This really got me thinking that I can’t be the only one to have lived with her head in the sand her whole life only to have it violently ripped out one day. There had to be some wise take-away that I could offer up for others to use as they blink into the blaring sunlight of the truth they were blind to only seconds before.
So, here are some action steps that I’ve come up with for use when one of my truths has been proven false and the gap threatens to swallow me up.
Four days later…
I’ve discovered something else. I typed that last line about ways that I’ve come up with to deal with having a false belief uncovered and then… nothing.
I looked at my brainstorming notes. (You know, the ones you write just before starting a piece of writing. The ones that are supposed to be big dumps of all the thoughts you have related to your topic.)
I prayed about it. (Lord, If I don’t have any action steps to offer others then what have I been doing these past four months?)
What I haven’t been doing is taking action on any magic bullet for handling this situation well. At least, not well in the sense that I can continue doing life the way I did before with only minimal disturbance.
In hindsight, I guess it was naive to think that I could learn to deal well with trauma. It’s trauma, after all.
It’s not pretty, simple or ‘normal’ but on my fourth day of trying, I gave up. A to-do list was the last thing that would have helped while I scrambled to shore up a crumbling foundation. Likely, you don’t need any action items either. Instead, out of my experience, I give you this:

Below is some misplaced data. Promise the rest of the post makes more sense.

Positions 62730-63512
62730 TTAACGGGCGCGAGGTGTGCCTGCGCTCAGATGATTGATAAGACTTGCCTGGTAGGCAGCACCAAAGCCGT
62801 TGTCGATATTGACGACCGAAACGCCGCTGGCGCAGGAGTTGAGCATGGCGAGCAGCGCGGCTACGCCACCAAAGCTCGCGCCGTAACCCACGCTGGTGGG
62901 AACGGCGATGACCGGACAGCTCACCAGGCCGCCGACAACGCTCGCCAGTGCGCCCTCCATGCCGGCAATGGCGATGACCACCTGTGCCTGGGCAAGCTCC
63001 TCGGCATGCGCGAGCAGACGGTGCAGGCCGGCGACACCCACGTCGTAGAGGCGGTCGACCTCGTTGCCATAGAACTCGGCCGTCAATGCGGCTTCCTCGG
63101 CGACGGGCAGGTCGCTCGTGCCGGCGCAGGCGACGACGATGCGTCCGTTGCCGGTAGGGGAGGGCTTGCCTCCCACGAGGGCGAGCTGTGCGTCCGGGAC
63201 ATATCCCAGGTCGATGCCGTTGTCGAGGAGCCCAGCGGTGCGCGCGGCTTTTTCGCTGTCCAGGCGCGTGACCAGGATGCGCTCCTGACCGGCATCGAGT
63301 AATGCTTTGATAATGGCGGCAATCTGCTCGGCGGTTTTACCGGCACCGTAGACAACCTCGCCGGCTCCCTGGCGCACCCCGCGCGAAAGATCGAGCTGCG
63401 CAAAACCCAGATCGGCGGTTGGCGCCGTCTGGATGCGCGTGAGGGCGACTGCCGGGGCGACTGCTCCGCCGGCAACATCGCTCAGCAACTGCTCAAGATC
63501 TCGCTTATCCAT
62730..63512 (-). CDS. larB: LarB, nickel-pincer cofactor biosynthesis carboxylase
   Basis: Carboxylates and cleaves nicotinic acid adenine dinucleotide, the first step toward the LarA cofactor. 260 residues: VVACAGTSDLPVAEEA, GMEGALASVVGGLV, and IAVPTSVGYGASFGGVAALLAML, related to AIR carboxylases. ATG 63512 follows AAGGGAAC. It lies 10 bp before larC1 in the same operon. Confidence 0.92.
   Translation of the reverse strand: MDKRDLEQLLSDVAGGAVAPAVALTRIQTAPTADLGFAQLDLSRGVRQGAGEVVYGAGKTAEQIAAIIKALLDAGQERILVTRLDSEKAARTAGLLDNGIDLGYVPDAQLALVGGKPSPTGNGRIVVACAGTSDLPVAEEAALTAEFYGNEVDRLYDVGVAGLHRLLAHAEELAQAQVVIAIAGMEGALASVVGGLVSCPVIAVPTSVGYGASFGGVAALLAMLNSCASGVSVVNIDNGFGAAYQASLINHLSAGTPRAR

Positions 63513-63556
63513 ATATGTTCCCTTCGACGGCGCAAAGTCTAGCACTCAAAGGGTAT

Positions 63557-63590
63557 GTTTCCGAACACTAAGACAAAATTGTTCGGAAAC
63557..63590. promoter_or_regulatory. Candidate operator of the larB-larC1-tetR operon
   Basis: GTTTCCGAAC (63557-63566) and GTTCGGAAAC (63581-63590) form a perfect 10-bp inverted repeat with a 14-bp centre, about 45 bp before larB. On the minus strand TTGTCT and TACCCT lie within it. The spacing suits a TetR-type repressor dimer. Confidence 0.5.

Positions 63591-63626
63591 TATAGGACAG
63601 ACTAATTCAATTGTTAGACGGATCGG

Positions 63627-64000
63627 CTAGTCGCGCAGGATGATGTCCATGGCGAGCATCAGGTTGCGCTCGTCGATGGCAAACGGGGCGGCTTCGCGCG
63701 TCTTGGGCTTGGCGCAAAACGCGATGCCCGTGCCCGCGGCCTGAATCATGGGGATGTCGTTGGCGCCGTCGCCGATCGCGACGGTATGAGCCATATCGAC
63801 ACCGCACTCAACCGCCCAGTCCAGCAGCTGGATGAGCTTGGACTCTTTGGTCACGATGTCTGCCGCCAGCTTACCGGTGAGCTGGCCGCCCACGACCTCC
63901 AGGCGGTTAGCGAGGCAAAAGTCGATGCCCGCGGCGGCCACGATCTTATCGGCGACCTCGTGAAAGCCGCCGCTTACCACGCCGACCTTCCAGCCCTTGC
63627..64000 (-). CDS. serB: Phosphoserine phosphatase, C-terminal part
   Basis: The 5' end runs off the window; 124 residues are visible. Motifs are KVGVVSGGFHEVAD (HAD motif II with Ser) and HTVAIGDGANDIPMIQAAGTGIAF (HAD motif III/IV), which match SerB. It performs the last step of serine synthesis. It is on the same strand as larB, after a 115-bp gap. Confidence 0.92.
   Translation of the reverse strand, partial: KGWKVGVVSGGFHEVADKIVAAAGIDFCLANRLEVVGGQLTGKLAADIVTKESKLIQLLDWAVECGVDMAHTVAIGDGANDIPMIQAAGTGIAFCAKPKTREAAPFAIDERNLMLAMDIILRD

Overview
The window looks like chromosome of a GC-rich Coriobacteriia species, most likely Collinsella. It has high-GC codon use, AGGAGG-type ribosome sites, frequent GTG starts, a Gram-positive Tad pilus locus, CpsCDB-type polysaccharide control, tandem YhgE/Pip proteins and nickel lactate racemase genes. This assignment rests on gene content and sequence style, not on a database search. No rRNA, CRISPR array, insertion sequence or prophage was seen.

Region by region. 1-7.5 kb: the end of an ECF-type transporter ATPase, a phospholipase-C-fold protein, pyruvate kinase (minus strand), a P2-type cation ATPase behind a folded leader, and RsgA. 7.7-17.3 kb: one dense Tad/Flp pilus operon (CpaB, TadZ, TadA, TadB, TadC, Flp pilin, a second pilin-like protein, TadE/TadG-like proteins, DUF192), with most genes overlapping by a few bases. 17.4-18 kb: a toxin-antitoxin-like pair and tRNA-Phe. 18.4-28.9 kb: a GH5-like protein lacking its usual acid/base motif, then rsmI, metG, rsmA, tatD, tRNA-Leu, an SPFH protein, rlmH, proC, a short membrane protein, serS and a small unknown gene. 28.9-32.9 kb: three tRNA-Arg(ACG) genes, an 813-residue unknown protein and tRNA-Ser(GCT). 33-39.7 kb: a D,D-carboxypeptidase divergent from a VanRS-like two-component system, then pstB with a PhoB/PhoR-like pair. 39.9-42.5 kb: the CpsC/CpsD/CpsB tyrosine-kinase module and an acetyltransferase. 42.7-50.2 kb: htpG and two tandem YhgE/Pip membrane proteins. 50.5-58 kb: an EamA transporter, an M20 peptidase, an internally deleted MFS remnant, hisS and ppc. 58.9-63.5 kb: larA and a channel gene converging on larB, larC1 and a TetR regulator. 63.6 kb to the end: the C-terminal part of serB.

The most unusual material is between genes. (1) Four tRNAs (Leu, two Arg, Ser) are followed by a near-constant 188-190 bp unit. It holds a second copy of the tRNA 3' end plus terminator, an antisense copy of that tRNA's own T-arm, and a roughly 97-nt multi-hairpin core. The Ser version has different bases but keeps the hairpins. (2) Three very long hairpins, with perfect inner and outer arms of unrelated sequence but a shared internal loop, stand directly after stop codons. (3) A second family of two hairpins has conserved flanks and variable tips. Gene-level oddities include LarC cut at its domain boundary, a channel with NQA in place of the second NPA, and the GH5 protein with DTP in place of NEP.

My way of keeping it together while the foundation is crumbling
Take it for what it’s worth. I’m functioning. Even thriving. Maybe my way will work for you too.
1. Let trauma traumatize you
It’s foolish to try not to feel the trauma of a trauma. Like an adult discovering that they were adopted, your foundation has been compromised. It’s going to hurt. We don’t just grieve death. We grieve all trauma. Let it hurt. Then rebuild it with (hopefully) a solid truth.
2. Hurt never killed anyone
Like physical pain, emotional pain is a warning system that something is wrong; that a correction or repair needs to be made. In the case of a false belief being unearthed, the pain is likely due to a way of thinking that needs to be corrected. I needed to correct my thoughts that all big people have my best interest at heart and that just because it’s a respected institution, it will do the right thing.
As a side note, I’ve discovered that the correction to that thought is this:
Big people are people and institutions are made of people.
People are fallible. Guard your heart and be ready to forgive.
3. My grief is good for our kids
My kids will survive while I grieve. In fact, they need to witness my grieving process so that they can know it’s an okay thing for them to do (because they needed to, right along with me). They also need to learn to have compassion and care for those who are grieving.